BACK at the club he considers to be “home” despite being 60 or so miles from his Liverpool roots, Lee Peltier admits the recent pace of change at Huddersfield Town has taken even him by surprise.
The 27-year-old rejoined the Terriers this summer after three years away with Leicester City and Leeds United.
Championship football – Town lost the 2011 League One play-off final to Peterborough United in what proved to be his final game – was what lured Peltier away but now, feeling wiser for the experience of his time at both the KP Stadium and Elland Road, the club’s newly-appointed captain is relishing life back at the John Smith’s Stadium.
“It does feel like I am back home,” the defender told The Yorkshire Post yesterday at Huddersfield’s impressive Canalside training complex. “When I was here last time, I really enjoyed my football.
“We had a good team and we were so unfortunate not to get promoted that year (2011). I had to move on after that to progress my career and, thankfully, Huddersfield have caught up with me. When I had the opportunity to come back, I jumped at the chance.
“Looking around, the club has changed massively since I was last here in terms of facilities and the squad. Huddersfield Town has come on hugely in that time.
“The facilities here (at Canalside, where around £4m has been spent over the past couple of years) are excellent. They are the sort that will help us when it comes to making signings.
“When you look round a club, the first place you go is the training ground. You want to have a good place to work and we have that. The great thing, though, is that although things have progressed massively here, a lot of the staff are the same and the chairman is the same.”
As captain, a role he filled at Elland Road, Peltier will lead the Terriers out today ahead of what looks to be a tough opening day assignment against Bournemouth.
The Cherries, thanks to a combination of a rich benefactor and a £5m-plus windfall from the transfer of Adam Lallana to Liverpool, are regarded as a potential dark horse in the promotion race.
Town, therefore, will have to be at their best. New signings Conor Coady and Radoslaw Majewski are both in line to start in midfield, though James Vaughan is a major doubt due to the calf problem that has dogged last season’s top scorer through much of pre-season.
With the youthful make-up of the Town squad following the departure of experienced campaigners such as Peter Clarke and Keith Southern, Peltier accepts that donning the armband brings with it plenty of responsibility.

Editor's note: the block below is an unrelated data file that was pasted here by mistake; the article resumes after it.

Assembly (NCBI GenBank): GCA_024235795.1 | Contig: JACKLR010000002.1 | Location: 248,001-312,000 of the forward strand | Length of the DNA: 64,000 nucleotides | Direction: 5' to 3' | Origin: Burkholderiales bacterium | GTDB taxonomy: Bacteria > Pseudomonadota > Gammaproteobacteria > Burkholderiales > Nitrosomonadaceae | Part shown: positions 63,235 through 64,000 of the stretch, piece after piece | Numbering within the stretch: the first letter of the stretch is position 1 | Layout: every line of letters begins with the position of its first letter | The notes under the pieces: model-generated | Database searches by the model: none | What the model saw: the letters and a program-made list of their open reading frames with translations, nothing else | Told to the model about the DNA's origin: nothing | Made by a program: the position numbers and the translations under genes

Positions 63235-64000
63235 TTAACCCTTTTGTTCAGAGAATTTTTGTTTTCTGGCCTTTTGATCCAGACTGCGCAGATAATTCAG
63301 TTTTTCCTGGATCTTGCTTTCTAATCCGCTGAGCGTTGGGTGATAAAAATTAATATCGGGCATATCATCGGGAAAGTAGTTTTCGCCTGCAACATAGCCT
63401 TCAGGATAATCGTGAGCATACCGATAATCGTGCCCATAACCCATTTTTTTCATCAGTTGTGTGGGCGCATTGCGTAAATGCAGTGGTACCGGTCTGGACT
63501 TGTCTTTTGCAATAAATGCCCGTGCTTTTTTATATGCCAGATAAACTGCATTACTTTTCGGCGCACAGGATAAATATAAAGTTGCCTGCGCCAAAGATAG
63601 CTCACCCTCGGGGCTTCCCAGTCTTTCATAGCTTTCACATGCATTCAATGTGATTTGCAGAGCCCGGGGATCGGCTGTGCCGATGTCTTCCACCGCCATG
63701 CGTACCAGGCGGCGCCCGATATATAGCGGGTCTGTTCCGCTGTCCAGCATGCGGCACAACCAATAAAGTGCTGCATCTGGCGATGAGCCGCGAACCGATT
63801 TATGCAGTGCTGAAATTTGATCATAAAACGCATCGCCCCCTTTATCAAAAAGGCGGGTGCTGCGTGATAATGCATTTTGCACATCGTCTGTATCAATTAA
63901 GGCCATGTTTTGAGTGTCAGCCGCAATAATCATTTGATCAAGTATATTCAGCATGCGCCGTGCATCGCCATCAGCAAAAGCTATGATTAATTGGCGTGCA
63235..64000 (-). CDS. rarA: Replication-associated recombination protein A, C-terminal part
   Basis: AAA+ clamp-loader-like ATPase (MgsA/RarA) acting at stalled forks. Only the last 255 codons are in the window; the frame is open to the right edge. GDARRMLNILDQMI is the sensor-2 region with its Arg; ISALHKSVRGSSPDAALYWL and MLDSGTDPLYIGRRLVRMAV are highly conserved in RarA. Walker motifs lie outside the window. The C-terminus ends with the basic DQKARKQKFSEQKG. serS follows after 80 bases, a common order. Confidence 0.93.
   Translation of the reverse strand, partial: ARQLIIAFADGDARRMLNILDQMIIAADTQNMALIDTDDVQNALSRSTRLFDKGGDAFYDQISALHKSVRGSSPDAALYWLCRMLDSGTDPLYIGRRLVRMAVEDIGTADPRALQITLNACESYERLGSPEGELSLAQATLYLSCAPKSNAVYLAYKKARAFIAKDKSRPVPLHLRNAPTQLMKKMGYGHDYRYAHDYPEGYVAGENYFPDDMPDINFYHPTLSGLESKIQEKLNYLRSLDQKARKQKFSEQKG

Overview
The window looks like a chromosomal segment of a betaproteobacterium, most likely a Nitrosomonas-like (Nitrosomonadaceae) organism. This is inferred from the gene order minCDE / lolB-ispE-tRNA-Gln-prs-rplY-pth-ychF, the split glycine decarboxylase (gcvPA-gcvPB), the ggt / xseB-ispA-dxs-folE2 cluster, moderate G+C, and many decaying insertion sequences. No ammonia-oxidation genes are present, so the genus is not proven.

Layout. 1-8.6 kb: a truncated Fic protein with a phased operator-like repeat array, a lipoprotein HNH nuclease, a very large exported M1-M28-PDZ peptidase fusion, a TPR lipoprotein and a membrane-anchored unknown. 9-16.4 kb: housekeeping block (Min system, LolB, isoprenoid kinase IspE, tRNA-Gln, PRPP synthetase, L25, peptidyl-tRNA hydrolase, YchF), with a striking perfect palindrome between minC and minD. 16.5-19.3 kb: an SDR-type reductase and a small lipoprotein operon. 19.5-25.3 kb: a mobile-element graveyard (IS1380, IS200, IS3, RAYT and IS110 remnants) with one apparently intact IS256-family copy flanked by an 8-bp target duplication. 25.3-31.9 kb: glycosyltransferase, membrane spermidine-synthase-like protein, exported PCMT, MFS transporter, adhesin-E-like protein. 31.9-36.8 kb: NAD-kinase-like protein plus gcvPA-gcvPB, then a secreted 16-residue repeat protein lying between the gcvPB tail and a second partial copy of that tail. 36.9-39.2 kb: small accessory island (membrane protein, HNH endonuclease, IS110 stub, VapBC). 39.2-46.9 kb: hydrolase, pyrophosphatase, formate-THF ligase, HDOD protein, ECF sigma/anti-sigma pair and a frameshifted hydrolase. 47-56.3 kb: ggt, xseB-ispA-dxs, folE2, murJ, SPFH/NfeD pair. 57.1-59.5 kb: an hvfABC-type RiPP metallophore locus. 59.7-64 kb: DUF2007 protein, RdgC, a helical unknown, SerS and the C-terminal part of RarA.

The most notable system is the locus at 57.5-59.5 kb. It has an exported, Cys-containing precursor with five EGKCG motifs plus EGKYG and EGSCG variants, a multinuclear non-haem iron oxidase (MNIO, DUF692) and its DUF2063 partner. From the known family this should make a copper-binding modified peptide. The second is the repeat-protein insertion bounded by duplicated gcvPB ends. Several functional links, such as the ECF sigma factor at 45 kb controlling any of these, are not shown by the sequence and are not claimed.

“To captain a club that I really love being at is a massive thing for me,” said the Liverpool-born defender. “It means a hell of a lot to me and my family. When I first signed, the gaffer said he expected me to be a big character in the changing rooms because I am at the age where I have experience.
“Getting the captaincy probably stemmed from there. I have been captain before at other clubs and I feel I naturally do the things expected of a captain, such as talking to the lads and shouting at people.
“But I expect that back as well because you need more than one captain in a team. There are leaders throughout this team and everyone needs to have an input.
“There are certain players I have played with who I take inspiration from. I know he wasn’t captain but I looked up to Michael Brown at Leeds. Same with Stephen Warnock. Lads who have been there, at the top, throughout their careers.
“If I am honest, it will feel a bit weird walking out as captain at our stadium. I have been back here with Leeds but this will be very different.
“As for myself, I do feel to have changed quite a bit (since leaving in 2011). Obviously, it depends what role I play in the team but, in terms of experience, I have now got more than 300 games under my belt.
“My time away has helped me a lot. I am still only 27 so I do think I know the game more than I did. I understand things better.”
As one of Town’s elder statesmen when it comes to appearances, Peltier admits he perhaps should not be surprised at how he is made to feel that little bit older from time to time.
“I look at someone like Conor and feel very old,” said the captain of the club’s new 21-year-old signing from Liverpool.
“When we were both coming up through the Anfield Academy, he was only about nine-years-old. I remember watching Conor and thinking he was a brilliant little player. And here he is at Huddersfield, making me feel old.
“He has a big future in the game and is a good, good player. Conor has had a good schooling and is a lad who wants to learn. He has good ability and I hope he does really well for the club.”
Last season was a strange affair for Huddersfield, who were a solid outfit until a late collapse – they went 10 games without winning – almost saw Robins’s men dragged into the scrap for survival.
Town did win two of their last three games to finish 17th but that has not prevented the bookmakers from tipping the West Yorkshire club to struggle again. Asked what his own target for the season was, Peltier replied: “I don’t think we should set any targets, just go out there and try to win every game.
“This league is crazy, in that if you put a run of wins together you can really shoot up the table.
“And if you lose a few, then the opposite can happen. We just want to get some consistency in the way we play. Picking up points is the target, simple as that. Starting with Bournemouth.”